This summer's gas price forecast better than last

The higher prices, linked to rising oil costs, are still lower compared with last Memorial Day.

Rick Bowmer/AP
A gasoline attendant pumps gas in Portland, Ore., on Wednesday. Oil prices hit a six-month high this week, climbing above $62 a barrel.

Gasoline prices, which surprised many by jumping 27 cents a gallon in the past month, may be within 10 to 15 cents from topping out, some energy experts say.

The argument for gasoline prices stabilizing or declining goes like this: The US economy is still not out of the woods. In fact, demand for gasoline remains moderate. And, if gasoline prices continue to rise for whatever reason, refiners will step up production since they have plenty of spare capacity.

“We’ll see supplies start to come back and that will take edge off,” says Sander Cohan, an energy analyst at Energy Security Analysis Inc. in Wakefield, Mass. “Prices usually peak after Memorial Day, perhaps sometime in June.”

But for this Memorial Day weekend, the rising prices – now at $2.36 a gallon according to AAA – mean it will cost more to get to Uncle Joe’s annual backyard barbeque.

“It will just be a minor increase in the cost of the trip,” says Geoff Sundstrom, a spokesman for AAA, the national motor club based in Heathrow, Fla.

Americans plan to drive 640 miles this weekend, AAA found in a survey. Factoring in the nation’s average fuel economy, this will mean the trip will cost an extra $6.97, hardly a budget breaker.

Lower fuel prices compared with last year are a prime reason AAA recently predicted that travel this Memorial Day will rise by 1.5 percent, or 500,000 travelers, compared with a drop of 10 percent last year when gasoline prices were $3.94 a gallon, $1.58 higher than this year.

“More worrisome is the effect on the overall economy and the consumer outlook depending on the degree society is fearful of a return to much higher gasoline prices,” says Mr. Sundstrom.

Some energy experts – many of them surprised by the current run-up – don’t think consumers need to get worked up. Mr. Cohan predicts gasoline prices at the pump will peak at $2.45 a gallon and then come back down. But, he admits being nervous about the forecast.

Other energy analysts forsee the price of gasoline continuing to rise because most of the increase is linked to the rising price of oil. At $60.61 per barrel, oil is up the equivalent of 31 cents a gallon in the past month compared to 27 cents a gallon for gasoline.

“Our projection is that oil is now heading for $70 to $74 a barrel, then hopefully it stabilizes,” says Phil Flynn, director of research at Alaron Trading in Chicago. “Then, it depends on the economy from that point forward.”

Mr. Flynn says the main reason the price of oil has moved up so quickly is that international buyers are beginning to hedge against a pick-up in inflation. “Government policy and Federal Reserve policy is driving up commodities,” he says. “Then, the oil price gained momentum on the rising budget deficit at the same time the dollar got whacked.”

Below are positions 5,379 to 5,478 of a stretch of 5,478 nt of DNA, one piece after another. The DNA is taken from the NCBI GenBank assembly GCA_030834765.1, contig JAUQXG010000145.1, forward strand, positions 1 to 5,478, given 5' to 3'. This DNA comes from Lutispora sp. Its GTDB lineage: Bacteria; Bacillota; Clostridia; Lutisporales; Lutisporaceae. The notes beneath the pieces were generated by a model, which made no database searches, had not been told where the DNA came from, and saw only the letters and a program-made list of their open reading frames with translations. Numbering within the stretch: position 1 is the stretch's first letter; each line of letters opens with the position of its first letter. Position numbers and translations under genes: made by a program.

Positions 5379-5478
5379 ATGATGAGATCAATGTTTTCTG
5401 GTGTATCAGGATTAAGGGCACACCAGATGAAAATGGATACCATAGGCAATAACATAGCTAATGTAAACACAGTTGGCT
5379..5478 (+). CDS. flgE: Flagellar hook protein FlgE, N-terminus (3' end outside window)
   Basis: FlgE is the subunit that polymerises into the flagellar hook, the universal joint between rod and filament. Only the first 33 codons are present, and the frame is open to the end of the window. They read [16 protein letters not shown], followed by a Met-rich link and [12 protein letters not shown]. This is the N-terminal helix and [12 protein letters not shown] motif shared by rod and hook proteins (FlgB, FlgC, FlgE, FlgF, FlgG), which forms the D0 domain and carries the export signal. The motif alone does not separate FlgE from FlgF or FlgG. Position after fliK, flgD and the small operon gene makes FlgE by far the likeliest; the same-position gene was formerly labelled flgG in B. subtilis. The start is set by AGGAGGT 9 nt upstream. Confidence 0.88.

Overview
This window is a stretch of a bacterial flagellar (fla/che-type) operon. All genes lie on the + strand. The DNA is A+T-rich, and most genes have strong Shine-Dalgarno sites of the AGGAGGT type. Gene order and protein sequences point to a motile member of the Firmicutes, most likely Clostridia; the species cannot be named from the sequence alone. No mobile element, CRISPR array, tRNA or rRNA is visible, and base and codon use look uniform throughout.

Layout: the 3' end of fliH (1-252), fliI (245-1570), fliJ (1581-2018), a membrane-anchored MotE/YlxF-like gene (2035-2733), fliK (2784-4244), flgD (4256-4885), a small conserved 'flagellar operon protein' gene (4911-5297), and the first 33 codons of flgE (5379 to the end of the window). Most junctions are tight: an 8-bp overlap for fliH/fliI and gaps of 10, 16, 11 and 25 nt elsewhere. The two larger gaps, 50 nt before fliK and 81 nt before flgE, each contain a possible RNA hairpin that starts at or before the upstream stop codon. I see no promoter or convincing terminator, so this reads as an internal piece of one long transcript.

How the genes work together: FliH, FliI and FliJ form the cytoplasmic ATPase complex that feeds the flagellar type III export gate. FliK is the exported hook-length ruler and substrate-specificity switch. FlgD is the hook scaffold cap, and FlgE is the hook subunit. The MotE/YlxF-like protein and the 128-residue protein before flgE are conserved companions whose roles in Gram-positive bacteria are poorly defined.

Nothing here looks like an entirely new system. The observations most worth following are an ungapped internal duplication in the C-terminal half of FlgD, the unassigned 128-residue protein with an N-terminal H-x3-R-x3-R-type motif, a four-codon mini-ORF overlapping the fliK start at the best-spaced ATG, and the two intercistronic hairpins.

Flynn says one of the big buyers of oil has been the Chinese. In his view, they are getting tired of lending the US money and then watching the value of their holdings drop as the dollar weakens. “So, now they are spending all those dollars they have on commodities,” he says. “I think they believe holding oil is a better investment than dollars in the bank.”

However, Paul Ting, an expert on the Asian fuel situation, says the demand for petroleum products is also improving in China. In January, demand for oil was off 10 percent compared with a year earlier. Demand today is only off 2 percent compared with last spring.

“So, some of the buying may be that they actually need the product,” says Mr. Ting, who is president of Paul Ting Energy Vision, based in Short Hills, N. J. One sign of this, he points out, is that exports of gasoline and diesel from China are slowing as domestic demand is rising.

Some of the recent price rise in oil could also be related to other global factors, such as an upsurge in fighting in the oil-producing delta region of Nigeria. Government troops are battling disgruntled residents who periodically disrupt oil pipelines. Some analysts say oil production from the country, an important supplier to the US, is off by nearly 1 million barrels of oil per day.

In the past, such disruptions overseas could cause the oil markets to rise. But now some analysts think there might be a cap on the ability of oil to climb – the rising unemployment rate in the US. Compared with a year ago, demand over a four-week period for gasoline is running about 250,000 barrels per day lower, according to the Energy Information Administration.

“Because of the unemployment situation, I think we will see consumer resistance to price hikes early,” says Mike Fitzpatrick, an analyst at MF Global in New York. “If we approach $3 a gallon, we’ll hit the squawk level,” says Mr. Fitzpatrick.

However, Fitzpatrick doesn’t think gasoline prices will get that high. He thinks it will peak by July 4 at $2.60 to $2.70 a gallon and as much as $3 a gallon in California.

You've read  of  free articles. Subscribe to continue.
QR Code to This summer's gas price forecast better than last
Read this article in
QR Code to Subscription page
Start your subscription today